South Africa's Jacob Zuma defies ANC's ultimatum, refuses to quit
The ANC parliamentary caucus on Wednesday agreed that if the President did not resign, they would try to remove him through a vote of no-confidence in Parliament on Thursday
South African President Jacob Zuma
South African President Jacob Zuma on Wednesday said he would not be stepping down after the ruling African National Congress (ANC) announced that he had until the end of the day to tender his resignation or else face a vote of no-confidence.
In an interview with public broadcaster SABC, Zuma said he had not been given any reason as to why he should resign, but his almost 10-year stint in office has been stained by a slew of high-level corruption allegations that have left him isolated from the ANC's national executive committee.
He said the effort to remove him by the ANC was "unfair". "It was very unfair to me that this issue is raised...Nobody has ever provided the reasons. Nobody is saying what I have done," he said.
While expressing his disagreement to resign, Zuma said he was not defying the decision by the leadership of the ruling party. He said he will be making a statement later in the day on the matter.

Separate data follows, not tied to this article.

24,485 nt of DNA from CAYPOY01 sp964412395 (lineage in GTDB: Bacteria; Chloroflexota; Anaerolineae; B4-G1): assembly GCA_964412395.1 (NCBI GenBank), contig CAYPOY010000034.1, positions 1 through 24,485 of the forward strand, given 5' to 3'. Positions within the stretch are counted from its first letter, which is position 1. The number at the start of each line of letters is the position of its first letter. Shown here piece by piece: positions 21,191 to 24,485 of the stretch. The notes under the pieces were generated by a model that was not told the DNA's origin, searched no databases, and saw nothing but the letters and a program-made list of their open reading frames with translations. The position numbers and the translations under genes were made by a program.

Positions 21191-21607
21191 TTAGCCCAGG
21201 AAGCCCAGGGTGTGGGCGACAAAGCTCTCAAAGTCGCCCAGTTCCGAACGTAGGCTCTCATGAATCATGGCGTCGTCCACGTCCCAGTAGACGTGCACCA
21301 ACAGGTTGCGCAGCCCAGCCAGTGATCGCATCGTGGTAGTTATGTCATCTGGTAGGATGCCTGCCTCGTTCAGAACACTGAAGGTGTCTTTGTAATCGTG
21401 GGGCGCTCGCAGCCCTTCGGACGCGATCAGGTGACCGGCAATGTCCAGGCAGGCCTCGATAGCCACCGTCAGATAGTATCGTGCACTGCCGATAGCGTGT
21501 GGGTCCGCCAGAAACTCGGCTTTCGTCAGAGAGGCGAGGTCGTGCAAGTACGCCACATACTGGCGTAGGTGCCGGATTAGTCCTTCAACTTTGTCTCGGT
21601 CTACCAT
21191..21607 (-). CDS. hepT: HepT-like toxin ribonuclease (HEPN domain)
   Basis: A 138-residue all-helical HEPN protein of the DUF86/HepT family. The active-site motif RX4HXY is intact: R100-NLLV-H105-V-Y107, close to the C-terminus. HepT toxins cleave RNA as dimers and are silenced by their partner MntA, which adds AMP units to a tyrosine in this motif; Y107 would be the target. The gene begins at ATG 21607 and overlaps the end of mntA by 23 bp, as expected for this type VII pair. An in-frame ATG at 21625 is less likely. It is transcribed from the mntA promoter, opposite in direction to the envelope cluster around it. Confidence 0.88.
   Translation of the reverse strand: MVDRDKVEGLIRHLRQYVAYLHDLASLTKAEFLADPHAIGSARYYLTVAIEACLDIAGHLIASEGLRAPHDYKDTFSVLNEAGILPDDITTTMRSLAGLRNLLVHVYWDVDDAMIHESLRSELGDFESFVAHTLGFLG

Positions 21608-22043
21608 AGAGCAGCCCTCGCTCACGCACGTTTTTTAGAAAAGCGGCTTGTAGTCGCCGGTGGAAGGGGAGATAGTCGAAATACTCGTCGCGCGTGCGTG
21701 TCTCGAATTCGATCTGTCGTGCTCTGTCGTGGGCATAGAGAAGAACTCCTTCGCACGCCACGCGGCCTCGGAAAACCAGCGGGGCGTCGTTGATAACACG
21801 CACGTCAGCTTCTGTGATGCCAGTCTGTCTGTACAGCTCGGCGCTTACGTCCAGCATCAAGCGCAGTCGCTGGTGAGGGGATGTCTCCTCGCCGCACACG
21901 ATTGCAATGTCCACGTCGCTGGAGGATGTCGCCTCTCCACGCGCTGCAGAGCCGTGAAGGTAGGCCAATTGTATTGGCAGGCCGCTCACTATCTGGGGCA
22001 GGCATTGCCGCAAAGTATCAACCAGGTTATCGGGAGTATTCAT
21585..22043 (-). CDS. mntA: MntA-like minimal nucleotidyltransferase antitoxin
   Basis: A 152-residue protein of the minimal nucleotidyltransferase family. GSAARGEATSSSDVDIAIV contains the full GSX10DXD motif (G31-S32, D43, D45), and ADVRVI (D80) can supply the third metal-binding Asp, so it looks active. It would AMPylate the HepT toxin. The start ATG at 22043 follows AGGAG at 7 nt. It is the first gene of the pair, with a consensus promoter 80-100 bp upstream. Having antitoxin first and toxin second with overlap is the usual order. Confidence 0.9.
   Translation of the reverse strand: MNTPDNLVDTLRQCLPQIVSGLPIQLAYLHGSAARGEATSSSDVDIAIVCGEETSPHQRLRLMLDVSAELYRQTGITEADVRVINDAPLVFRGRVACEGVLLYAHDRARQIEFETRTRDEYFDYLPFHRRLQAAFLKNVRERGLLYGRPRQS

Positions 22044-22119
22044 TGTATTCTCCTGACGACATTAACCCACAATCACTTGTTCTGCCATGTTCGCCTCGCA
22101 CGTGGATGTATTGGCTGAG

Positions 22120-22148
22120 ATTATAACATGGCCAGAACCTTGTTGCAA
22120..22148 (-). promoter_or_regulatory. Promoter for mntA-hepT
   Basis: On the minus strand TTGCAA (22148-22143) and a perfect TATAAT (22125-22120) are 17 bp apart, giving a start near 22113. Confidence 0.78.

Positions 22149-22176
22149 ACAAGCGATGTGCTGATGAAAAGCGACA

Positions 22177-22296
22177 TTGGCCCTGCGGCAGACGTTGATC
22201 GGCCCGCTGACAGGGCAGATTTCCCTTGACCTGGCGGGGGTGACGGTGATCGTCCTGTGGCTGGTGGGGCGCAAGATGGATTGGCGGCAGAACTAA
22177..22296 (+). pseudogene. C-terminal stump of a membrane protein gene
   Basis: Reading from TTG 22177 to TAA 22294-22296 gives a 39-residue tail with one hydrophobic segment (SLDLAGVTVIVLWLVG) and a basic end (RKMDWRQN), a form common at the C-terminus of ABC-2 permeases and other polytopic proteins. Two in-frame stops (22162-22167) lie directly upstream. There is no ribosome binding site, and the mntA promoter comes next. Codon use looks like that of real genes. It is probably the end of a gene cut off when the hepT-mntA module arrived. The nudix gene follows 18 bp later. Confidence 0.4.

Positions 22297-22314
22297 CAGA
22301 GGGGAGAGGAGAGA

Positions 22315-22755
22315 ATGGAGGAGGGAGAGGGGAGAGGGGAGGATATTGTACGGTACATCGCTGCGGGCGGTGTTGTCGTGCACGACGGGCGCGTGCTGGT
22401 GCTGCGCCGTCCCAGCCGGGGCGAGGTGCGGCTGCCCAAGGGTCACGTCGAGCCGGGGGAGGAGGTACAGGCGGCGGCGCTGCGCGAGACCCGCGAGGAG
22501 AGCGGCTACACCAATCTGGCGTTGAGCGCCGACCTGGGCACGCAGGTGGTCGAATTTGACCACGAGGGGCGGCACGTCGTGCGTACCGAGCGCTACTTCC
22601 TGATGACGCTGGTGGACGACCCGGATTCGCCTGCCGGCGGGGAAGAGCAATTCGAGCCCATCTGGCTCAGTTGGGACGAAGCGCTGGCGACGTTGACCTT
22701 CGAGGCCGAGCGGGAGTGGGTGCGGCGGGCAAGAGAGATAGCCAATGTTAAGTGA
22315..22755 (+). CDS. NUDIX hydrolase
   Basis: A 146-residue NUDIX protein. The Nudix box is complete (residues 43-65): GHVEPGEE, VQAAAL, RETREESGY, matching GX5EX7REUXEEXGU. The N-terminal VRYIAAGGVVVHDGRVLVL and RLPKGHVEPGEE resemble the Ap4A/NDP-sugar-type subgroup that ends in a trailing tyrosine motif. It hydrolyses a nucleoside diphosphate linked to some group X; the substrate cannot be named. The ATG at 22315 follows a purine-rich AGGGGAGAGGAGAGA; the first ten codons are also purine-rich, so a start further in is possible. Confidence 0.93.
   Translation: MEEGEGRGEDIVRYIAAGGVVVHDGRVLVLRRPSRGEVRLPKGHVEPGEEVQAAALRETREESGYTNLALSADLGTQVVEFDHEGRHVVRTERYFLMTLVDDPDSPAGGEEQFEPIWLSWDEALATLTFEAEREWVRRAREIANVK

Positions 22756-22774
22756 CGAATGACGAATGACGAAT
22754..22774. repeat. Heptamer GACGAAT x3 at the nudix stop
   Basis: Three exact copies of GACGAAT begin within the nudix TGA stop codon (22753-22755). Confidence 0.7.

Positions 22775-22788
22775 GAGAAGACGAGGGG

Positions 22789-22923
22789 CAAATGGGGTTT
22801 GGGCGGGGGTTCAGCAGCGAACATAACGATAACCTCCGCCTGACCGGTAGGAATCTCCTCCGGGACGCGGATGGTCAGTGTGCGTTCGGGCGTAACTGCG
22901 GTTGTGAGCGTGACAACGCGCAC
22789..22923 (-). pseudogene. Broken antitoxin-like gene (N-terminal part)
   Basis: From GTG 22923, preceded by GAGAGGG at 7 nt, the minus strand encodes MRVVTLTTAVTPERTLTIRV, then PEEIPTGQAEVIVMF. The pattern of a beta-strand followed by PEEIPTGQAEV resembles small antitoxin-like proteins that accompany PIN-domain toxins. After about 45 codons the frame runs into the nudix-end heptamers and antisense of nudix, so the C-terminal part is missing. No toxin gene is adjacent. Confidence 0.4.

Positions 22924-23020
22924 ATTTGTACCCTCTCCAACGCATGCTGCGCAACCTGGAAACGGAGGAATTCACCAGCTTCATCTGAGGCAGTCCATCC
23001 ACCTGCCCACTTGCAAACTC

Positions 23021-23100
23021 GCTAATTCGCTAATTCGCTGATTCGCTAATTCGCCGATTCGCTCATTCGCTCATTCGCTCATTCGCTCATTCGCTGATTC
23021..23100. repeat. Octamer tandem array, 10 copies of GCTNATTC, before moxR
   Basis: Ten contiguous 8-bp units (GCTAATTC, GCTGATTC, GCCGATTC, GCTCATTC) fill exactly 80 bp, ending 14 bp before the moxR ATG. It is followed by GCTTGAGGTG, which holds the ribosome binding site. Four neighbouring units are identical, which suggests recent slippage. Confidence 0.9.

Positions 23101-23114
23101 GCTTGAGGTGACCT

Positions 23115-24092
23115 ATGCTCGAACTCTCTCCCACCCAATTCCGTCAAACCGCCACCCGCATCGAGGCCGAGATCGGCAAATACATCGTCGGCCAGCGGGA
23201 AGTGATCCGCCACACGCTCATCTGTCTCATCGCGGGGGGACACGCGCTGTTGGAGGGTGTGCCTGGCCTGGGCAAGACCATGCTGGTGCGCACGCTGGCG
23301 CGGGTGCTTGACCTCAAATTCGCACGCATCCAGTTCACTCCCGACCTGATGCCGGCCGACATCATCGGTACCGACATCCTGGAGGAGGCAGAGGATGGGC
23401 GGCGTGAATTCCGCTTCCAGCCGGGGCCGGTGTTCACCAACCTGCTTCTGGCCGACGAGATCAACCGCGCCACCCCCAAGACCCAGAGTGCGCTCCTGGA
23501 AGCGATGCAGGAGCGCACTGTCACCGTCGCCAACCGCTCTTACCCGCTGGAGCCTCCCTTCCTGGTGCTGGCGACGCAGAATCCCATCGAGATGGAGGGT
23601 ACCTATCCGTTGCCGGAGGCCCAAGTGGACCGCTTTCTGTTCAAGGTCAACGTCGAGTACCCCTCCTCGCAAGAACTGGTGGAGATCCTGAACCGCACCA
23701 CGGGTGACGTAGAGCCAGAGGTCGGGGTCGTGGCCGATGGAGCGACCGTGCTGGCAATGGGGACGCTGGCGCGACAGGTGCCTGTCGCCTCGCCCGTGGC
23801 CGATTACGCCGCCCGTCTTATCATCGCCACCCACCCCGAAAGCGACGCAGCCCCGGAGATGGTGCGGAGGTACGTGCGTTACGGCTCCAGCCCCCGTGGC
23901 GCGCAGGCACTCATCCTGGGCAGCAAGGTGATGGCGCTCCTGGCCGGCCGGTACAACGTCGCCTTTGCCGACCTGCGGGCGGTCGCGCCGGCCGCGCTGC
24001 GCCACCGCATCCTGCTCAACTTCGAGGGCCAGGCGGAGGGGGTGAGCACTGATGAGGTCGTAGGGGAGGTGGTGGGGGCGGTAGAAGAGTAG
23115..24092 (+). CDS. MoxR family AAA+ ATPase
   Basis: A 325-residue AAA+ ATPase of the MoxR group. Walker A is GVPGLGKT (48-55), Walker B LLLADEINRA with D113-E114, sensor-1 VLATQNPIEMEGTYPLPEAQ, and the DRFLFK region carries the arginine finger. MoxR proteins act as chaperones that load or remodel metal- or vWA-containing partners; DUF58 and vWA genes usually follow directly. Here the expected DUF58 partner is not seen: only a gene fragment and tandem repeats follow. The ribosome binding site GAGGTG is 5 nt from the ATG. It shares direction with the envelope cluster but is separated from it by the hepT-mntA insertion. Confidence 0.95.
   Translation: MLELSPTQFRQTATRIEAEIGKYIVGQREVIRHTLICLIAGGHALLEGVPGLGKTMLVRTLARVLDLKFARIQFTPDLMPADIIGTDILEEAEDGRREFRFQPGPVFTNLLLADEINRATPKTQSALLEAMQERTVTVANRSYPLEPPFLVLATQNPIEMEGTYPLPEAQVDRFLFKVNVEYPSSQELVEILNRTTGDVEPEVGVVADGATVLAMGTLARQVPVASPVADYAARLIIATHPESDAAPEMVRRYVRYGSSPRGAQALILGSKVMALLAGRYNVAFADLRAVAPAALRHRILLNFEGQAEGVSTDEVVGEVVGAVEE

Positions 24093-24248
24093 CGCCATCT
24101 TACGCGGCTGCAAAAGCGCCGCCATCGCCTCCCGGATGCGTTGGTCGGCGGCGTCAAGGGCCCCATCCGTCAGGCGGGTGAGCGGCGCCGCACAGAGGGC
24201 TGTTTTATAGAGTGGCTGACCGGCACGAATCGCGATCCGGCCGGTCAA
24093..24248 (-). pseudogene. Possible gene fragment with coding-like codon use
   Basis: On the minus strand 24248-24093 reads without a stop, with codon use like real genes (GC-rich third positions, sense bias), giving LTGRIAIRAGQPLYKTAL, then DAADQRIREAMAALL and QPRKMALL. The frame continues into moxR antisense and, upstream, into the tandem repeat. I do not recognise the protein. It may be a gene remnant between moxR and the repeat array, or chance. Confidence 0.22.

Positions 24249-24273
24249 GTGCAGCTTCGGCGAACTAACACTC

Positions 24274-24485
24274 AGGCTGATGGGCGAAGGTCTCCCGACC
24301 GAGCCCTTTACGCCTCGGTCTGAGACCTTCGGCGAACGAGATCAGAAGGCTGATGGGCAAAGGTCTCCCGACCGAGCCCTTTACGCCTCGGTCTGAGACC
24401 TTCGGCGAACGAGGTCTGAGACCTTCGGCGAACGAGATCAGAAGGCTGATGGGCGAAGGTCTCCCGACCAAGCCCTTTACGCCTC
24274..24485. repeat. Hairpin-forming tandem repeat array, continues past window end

The ANC parliamentary caucus on Wednesday agreed that if the President did not resign, they would try to remove him through a vote of no-confidence in Parliament on Thursday.
"We can no longer wait beyond today, we don't want to keep South Africa waiting," said ANC treasurer Paul Mashatile at a press conference. "The decision has been taken, it must be implemented." The party wants Vice President and ANC leader Cyril Ramaphosa to take Zuma's place.
Earlier in the day, an elite South African police team raided the luxurious family home of the controversial Gupta family -- a clan of Indian-born businessmen -- linked to Zuma. Officials said three people were arrested as part of an investigation into the wealthy Guptas who are known to wield substantial influence in the South African politics due to close ties with the President.
The Gupta family has been accused of "state capture" -- using their close ties with Zuma and a number of senior government officials to influence ministerial appointments, secure multi-million dollar government contracts and gain access to inside information.
The Guptas and Zuma deny all allegations of wrongdoing. The debate surrounding a premature exit from the presidency for Zuma, whose term is set to end in 2019, has been bolstered by the serious corruption scandals that surround him.
ANC Secretary-General Ace Magashule had announced on Tuesday that the party's leadership had formally requested the President to step down after weeks of political maneuvers and negotiations behind closed doors.
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